💌 Welcome to Issue #52 of The Conscious Edit!

What would a better future for fashion look like?

 There's no single answer to this question, but this week's edition of The Conscious Edit features some inspiring reads and listens that will hopefully spark some new ideas on a more just and sustainable fashion system.

This week on the Conscious Style Podcast, I chatted with personal style coach Elyse Holladay to talk about the power of style, how we can engage with fashion in a way that aligns with our values, and how she's built a business in fashion that is *not* focused on consumption. 

🎙️ You can find this episode, as well as the full transcript from this interview in the show notes.


Also published recently on our sister site, Conscious Fashion Collective: a feature on 5 inspiring changemakers who are challenging gender binaries and reminding us that clothing is for everyone.

 "Genderless" and "gender-neutral" are seemingly showing up everywhere in fashion lately. But in this article, Contributing Writer Stella Hertantyo went beyond the buzzwords and interviewed 5 thought-leaders to dive deeper into the movement to degender fashion and how this movement can create a more inclusive and sustainable fashion future. 


Plus, as always, you'll find plenty of reads and listens below that cover the latest in the fashion industry. Some are showing possible pathways forward, while others are challenging previous conceptions.

Let's dive in...

💕 Elizabeth | Founder, Conscious Life & Style

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[Pictured above] Proteters assemble outside Molly-Mae's not so pretty little runway show in London via Dazed Digital

Lessons from the four-day work week trials from beauty and fashion brands via Vogue Business

Here's what actually happens to all of those online shopping returns via Rest of World

You might have seen this article being shared around: That organic cotton t-shirt may not be as organic as you think via The New York Times

*QUICK TAKE: There is a real need for more traceability in certifications overall 100%, but I wish the article talked about an overarching issue we see time and time again: whenever Big Fashion gets involved, demanding huge quantities and fast turnovers, sustainability efforts get watered down. So, I hope that there can be real solutions towards verifying organic claims, instead of people just feeling discouraged and giving up after reading this.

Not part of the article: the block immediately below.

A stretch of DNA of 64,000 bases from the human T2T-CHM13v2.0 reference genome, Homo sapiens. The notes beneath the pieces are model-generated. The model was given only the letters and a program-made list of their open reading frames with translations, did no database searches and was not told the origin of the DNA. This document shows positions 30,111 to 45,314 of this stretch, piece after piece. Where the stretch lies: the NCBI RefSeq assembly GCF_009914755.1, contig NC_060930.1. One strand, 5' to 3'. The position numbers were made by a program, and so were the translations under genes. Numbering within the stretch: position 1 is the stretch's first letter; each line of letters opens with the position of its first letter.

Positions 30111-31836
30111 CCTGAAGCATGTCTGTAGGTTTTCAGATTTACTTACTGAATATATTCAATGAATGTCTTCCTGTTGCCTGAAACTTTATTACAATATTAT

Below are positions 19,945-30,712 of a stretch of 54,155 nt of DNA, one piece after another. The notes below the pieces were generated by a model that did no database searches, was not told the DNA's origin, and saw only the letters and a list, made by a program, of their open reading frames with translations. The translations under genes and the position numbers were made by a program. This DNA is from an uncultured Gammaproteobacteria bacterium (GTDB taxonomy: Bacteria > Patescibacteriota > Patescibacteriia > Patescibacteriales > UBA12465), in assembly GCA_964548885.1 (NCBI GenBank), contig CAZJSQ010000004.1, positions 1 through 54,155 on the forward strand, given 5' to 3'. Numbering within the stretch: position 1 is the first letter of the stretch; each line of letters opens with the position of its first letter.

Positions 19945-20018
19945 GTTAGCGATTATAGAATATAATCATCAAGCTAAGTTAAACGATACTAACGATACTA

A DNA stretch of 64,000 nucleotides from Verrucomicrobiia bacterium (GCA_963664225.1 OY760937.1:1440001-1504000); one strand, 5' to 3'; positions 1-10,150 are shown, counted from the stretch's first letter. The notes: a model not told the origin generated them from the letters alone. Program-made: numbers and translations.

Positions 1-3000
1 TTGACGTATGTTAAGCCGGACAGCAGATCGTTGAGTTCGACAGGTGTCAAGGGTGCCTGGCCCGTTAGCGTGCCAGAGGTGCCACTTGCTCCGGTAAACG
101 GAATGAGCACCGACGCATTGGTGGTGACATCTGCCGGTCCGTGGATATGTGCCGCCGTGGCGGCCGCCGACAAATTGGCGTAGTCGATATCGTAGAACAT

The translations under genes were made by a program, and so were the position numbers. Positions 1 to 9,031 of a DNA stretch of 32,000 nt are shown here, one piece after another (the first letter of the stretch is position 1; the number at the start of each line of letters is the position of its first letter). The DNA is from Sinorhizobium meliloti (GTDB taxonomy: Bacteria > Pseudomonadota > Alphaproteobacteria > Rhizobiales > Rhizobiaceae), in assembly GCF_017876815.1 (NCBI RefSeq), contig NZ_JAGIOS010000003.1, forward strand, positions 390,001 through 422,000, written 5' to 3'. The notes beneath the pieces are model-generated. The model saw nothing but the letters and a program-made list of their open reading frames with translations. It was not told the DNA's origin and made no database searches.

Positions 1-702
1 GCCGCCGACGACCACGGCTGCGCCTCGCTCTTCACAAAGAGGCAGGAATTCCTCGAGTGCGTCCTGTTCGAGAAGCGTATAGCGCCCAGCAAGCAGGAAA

Follow Up: 
GOTS has since responded to the NYT article 

Related Listen: Nishanth Chopra of Oshadi, on how he's building a regenerative, seed-to-sew supply chain in rural India on the Conscious Style Podcast

Companies are developing 'carbon-negative fabrics'. But can they verify these bold claims? via Vogue Business

Carbon offsetting is out. Insetting is the future. via Vogue Business [Paywall]

Want a briefer on carbon insetting? I wrote an article on what carbon insets are and how they differ from offsets.

Zara, Nike, and Abercrombie's factories weren't fully paying workers via Vice


5 People Challenging Gender Binaries in Fashion and Reminding Us That Clothing is for Everyone
Stella Hertantyo on Conscious Fashion Collective

"While virtually every aspect in the fashion system is beholden to the segregated categories of "menswear" and "womenswear", clothing has no inherent gender.

Clothing is only gendered insofar as we've assigned our own binary gender perceptions to specific styles of clothing. And, it's the movement to degender fashion that aims to undo this arbitrary binary in the fashion industry."

To unpack this topic, contributing writer Stella Hertantyo interviewed five changemakers who are challenging the gender binary: Alyssa, Emilia, George, Githan, and MI.


Why We Should Be Focusing on LABOR, Not MATERIALS in the Quest to Reduce Fashion's Environmental Impact

In this episode, host Kestrel talks with Roland Geyer, author of "The Business of Less: The Role of Companies and Households On a Planet in Peril".

Geyer shares why the mainstream sustainability narrative — and the corporate sustainability conversation — has failed us and what approaches would actually help us get back on track.

Comfy & Consciously Made Bralettes You'll Never Want to Take Off  - Alicia Briggs for Conscious Life & Style

This round-up features consciously minded brands with cute and comfy bralettes made from a variety of organic and eco materials and available in a range of sizes, price points, and styles.  

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Elizabeth from Conscious Life & Style · - · Chicago, Il 60610 · USA

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